Why your calves aren't growing or developing tone and shape

Updated: Oct 26



Scenario

Your calves look disproportionately small(compared to the rest of the leg), or undeveloped("cankles").


The Most Common Issues


You are not performing the exercises required to develop calves correctly.


You are not connecting with the muscles in the calves( gastrocnemius, and soleus).


You are using too much weight during calf exercises.


You are not performing calf raises with enough control in the rep both in the concentric and eccentric parts of the lift.


The most common - incomplete and ineffective solutions


Using weights that are too heavy and training to be stronger - not more muscular. Still disregarding higher levels of mind muscle connection.


Training calves everyday, every other day, or 2-3 times a week.


The right solutions


Select 1-3 calf exercises to perform during any workout.


Calves should be trained 0-1 times a week. A highly trained/skilled bodybuilder will be able to create a enough stimulus to only need to train a single body part 1-2 times a month.


Learn and master the correct form and movement required for calves. Common mistakes include: letting the weight "fall" too quickly during the eccentric portion of a calf exercise, not elevating the heels high enough during a calf raise, or holding the weight at the top of the raise long enough.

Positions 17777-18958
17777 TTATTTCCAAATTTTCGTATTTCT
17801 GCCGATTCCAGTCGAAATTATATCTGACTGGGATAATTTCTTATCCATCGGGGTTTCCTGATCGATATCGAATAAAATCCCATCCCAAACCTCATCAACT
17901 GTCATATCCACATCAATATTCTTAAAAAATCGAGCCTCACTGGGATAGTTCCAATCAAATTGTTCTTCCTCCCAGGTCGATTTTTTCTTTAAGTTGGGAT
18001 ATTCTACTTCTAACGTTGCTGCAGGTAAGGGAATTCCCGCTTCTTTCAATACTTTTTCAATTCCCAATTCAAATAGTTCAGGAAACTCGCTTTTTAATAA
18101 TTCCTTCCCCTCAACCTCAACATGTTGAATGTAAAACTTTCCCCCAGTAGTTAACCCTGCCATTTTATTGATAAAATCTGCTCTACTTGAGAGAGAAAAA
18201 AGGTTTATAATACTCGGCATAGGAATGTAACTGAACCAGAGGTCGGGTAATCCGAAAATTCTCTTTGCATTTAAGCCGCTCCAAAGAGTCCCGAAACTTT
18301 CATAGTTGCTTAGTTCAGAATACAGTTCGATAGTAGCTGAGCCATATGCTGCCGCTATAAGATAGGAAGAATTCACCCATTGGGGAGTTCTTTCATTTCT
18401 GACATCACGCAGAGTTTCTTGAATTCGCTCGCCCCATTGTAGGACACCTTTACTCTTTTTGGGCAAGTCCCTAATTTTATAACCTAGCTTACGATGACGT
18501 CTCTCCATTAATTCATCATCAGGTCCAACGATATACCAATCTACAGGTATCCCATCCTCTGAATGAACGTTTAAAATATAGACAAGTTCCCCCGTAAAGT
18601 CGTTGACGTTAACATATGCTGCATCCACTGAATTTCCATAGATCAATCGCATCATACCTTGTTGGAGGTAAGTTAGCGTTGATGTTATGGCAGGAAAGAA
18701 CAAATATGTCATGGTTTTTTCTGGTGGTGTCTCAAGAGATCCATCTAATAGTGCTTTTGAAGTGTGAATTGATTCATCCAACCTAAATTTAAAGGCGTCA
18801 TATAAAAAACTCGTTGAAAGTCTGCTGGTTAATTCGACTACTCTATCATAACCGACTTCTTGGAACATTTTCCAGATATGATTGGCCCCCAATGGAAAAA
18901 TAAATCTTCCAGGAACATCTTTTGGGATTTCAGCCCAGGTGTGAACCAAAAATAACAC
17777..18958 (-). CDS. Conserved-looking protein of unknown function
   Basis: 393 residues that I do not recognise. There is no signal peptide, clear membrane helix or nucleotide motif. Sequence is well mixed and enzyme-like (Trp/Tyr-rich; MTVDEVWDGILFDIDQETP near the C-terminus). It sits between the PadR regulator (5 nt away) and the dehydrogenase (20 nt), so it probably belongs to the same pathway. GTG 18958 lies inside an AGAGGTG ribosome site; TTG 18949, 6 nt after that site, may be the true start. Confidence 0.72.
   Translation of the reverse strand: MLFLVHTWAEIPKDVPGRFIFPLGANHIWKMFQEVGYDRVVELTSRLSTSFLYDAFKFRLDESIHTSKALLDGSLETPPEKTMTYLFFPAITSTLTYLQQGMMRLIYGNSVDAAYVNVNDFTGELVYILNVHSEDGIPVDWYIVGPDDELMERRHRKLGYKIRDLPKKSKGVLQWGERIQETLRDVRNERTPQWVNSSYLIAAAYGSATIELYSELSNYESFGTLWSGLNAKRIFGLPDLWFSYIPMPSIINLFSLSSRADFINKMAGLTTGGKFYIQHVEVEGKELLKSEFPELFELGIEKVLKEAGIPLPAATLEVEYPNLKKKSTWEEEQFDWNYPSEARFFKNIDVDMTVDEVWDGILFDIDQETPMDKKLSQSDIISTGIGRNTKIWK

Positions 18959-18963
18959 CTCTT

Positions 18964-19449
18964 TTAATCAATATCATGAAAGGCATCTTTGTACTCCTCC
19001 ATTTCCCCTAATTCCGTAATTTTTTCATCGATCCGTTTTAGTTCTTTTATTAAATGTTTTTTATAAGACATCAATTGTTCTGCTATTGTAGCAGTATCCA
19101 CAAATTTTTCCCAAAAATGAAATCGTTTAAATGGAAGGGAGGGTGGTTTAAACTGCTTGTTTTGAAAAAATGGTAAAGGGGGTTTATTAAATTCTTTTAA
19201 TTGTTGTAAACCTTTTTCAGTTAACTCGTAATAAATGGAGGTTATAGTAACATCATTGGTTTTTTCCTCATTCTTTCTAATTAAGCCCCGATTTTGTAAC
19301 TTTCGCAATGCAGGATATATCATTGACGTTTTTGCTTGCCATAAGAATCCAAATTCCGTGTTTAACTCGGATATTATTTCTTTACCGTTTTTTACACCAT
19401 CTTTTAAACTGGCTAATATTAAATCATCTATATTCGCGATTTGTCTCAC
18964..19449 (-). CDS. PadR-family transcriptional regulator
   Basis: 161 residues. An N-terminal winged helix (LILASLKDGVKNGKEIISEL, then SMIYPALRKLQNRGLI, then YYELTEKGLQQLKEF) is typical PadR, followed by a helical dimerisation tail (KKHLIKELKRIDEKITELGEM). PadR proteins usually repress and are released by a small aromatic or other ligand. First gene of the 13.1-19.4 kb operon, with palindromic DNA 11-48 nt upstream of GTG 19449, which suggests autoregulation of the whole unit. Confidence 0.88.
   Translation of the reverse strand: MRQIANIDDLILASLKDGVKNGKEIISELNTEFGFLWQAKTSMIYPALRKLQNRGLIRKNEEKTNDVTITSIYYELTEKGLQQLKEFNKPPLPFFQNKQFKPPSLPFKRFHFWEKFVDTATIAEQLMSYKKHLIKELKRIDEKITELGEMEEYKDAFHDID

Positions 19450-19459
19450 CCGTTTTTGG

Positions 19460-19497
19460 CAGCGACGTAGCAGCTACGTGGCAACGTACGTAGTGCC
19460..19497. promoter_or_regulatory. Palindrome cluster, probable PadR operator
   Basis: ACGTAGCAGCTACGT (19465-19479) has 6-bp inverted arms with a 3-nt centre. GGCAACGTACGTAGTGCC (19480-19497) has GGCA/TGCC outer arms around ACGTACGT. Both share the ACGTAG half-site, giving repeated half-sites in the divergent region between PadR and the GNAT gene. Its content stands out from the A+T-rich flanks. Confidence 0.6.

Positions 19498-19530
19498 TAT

You should feel a deep stretch at the bottom of a calf raise, and a deep squeeze/contraction in the calf muscle at the peak of a calf raise.


Implementation Considerations

I recommend training calves on a day where you can spare 15-30 minutes to add to training another muscle group. This will help you make the gym easier to go to, and in alignment with your own busy schedule. If you do not find yourself busy with other things, you may need to reconsider. One of the real benefits of this type of training that it aligns with productivity. If you have too much time to waste, you will find yourself entertaining ands slowly gravitating towards longer and more ineffective training styles.


What many articles do not consider is that some calf exercises are more beneficial for different body types than others. It depends on your genetics, metatarsals(bones in the foot), ankle mobility, and body weight. For example a body weight calf raise would not be as beneficial for a light weighted person that it might be for a heavier set/muscular person. Another example might be issues connecting with calf muscles based on ankle mobility( or lack thereof), and hyper mobility in the toe's joints. If your ankle is not mobile enough it will create a reduction in the range of motion.for a proper rep. In addition, a hyper mobile toe will make it difficult to put all the force on your toes vs the balls of your feet.


In Conclusion

Calves are most commonly neglected because they are painful to train and not usually the most important muscle group required for athletic competition. Although calves, are not typically considered a priority, training calves help people to pay more attention to ankle mobility. Ankle mobility is a very important part of training quadriceps. If an ankle is not ideally mobile, your squat, lunge, and pressing movements can be limited and cause unnecessary injuries or auxiliary muscles to be stressed when they should not be.

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